Tips for Effective Logo Design
Business owners invest a lot in their company: office space, employees, materials, management systems, marketing, etc. All these things are important. But for whatever reason, many companies seem to believe that they can make do with a logo that was designed by their 15 year old nephew. The conversation might go something like this:
“Hey buddy! You’re amazing with computers and stuff. Can you make a logo for my company, XYZ Corp?”
“Actually, I’m more of a gamer ”
“Yeah, perfect! The graphics in those games are amazing. Anyway, I want the logo to look something like this:” (shows competitors logo)
“Yeah, I guess could do that.”
“Thanks! You’re the best!”
The unfortunate truth is that most companies don’t give enough importance to the quality of their logo. It’s unfortunate, because the logo is your #1 branding asset. It is the first impression a customer gets when visiting your website, when seeing your advertisements, when taking your business card and when walking by your store. It should not be taken lightly. If your logo looks cheap, so will your company!
Side note: why would you want your logo to look like your competitor’s and run the risk of people confusing your company with your competitor? Suppose someone had a bad experience with that competitor, would you want your logo to imply that you are like them?
The more elements you add to a logo, the less memorable it becomes. Keep your logo simple to make it easy to remember. If you have a graphic in your logo, you don’t necessarily need text, and if you have text, you don’t necessarily need a graphic. After all, some of the world’s best logos are also some of the simplest logos.
A great logo looks just as good in black and white as it does in full color. It should look good as a small 16×16 pixel favicon on a browser tab, and just as good when it is a plastered on massive billboard off the highway. Your logo may appear on a number of different types of material other than your business card and website. How would your logo look on a cardboard box that can only have black print on it? A way to achieve versatility is to keep the logo simple and avoid relying on specific colors to make the design work.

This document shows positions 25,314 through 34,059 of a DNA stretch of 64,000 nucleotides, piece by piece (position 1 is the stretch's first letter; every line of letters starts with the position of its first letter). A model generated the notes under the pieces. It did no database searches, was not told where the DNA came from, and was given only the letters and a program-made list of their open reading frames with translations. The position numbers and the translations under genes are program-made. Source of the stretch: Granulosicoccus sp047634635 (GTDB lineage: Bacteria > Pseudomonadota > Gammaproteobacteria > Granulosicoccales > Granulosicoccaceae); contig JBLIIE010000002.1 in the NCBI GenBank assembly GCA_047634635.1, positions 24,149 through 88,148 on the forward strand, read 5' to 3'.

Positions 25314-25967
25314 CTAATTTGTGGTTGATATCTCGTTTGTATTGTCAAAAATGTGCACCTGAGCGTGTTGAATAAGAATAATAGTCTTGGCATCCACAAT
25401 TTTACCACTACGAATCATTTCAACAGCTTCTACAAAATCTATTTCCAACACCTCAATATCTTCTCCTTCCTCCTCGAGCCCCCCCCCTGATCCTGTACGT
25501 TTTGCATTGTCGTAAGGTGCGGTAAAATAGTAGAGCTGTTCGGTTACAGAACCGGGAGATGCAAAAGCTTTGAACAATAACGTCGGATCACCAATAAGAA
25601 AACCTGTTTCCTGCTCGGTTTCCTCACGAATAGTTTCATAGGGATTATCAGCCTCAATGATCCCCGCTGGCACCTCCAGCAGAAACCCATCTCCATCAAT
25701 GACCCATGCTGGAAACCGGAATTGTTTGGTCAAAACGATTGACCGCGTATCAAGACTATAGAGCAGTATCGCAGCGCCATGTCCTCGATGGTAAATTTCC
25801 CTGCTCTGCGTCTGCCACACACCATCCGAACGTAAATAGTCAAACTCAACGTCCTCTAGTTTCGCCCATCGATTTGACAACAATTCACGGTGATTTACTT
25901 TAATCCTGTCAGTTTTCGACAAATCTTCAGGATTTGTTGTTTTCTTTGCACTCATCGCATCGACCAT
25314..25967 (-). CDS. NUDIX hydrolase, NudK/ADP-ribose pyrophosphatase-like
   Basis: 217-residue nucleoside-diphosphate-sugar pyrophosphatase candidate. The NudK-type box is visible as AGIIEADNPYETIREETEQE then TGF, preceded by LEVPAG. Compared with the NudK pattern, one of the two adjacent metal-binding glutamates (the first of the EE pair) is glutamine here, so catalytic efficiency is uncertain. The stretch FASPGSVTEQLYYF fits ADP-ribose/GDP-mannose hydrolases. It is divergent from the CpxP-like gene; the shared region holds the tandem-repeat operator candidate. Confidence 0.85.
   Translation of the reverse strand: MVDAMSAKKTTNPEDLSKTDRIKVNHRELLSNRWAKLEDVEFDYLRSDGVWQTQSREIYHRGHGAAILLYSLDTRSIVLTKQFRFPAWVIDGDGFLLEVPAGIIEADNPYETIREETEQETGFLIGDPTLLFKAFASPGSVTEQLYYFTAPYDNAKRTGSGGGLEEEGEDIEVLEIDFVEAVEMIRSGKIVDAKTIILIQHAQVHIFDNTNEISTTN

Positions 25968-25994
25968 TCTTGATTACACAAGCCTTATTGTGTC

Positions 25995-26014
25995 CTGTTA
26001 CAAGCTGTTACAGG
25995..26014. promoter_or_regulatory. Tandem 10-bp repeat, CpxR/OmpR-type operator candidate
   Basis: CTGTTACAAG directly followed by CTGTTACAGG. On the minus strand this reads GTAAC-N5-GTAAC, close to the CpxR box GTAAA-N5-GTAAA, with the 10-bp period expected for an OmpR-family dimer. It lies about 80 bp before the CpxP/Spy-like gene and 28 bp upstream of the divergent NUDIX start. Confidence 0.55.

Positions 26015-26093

Swooshes were cool in the 80’s. Bevels and drop shadows were cool in the 90’s. Rounded corners and reflections were cool in the 2000’s. Resist the temptation of following what other “cool” people are doing and build something that will outlast the test of time. The famous FedEx logo does not use any gimmickry to make it visually appealing. Further, the arrow in the negative space between the E and the x give a connotation of “moving forward”. Ingenious!
Toys R Us has a great logo. That said, I seriously doubt that a law firm would ever want to have a logo that looks similar to it. The key point here is context. Every font has a personality; make sure the font you have chosen is appropriate for your target market.
Bonus: Using the Golden Ratio
There is amazing balance in nature and science. This is the Golden Ratio and it is roughly equal to 1.618. If you know the Fibonacci sequence, you’ll know what I’m talking about. What does this have to do with logo design? Artists have long believed that the Golden Ratio is the most visually appealing ratio to the eye. You can achieve balance in your designs by adhering to this ratio.
Clearly, there’s a lot more to a logo than meets the eye! Hiring a professional designer or design agency will help your brand be memorable, timeless and stand out against your competition. Or, you can get a friend or family member to design a logo with a swoosh around it, and be similar to a million other companies.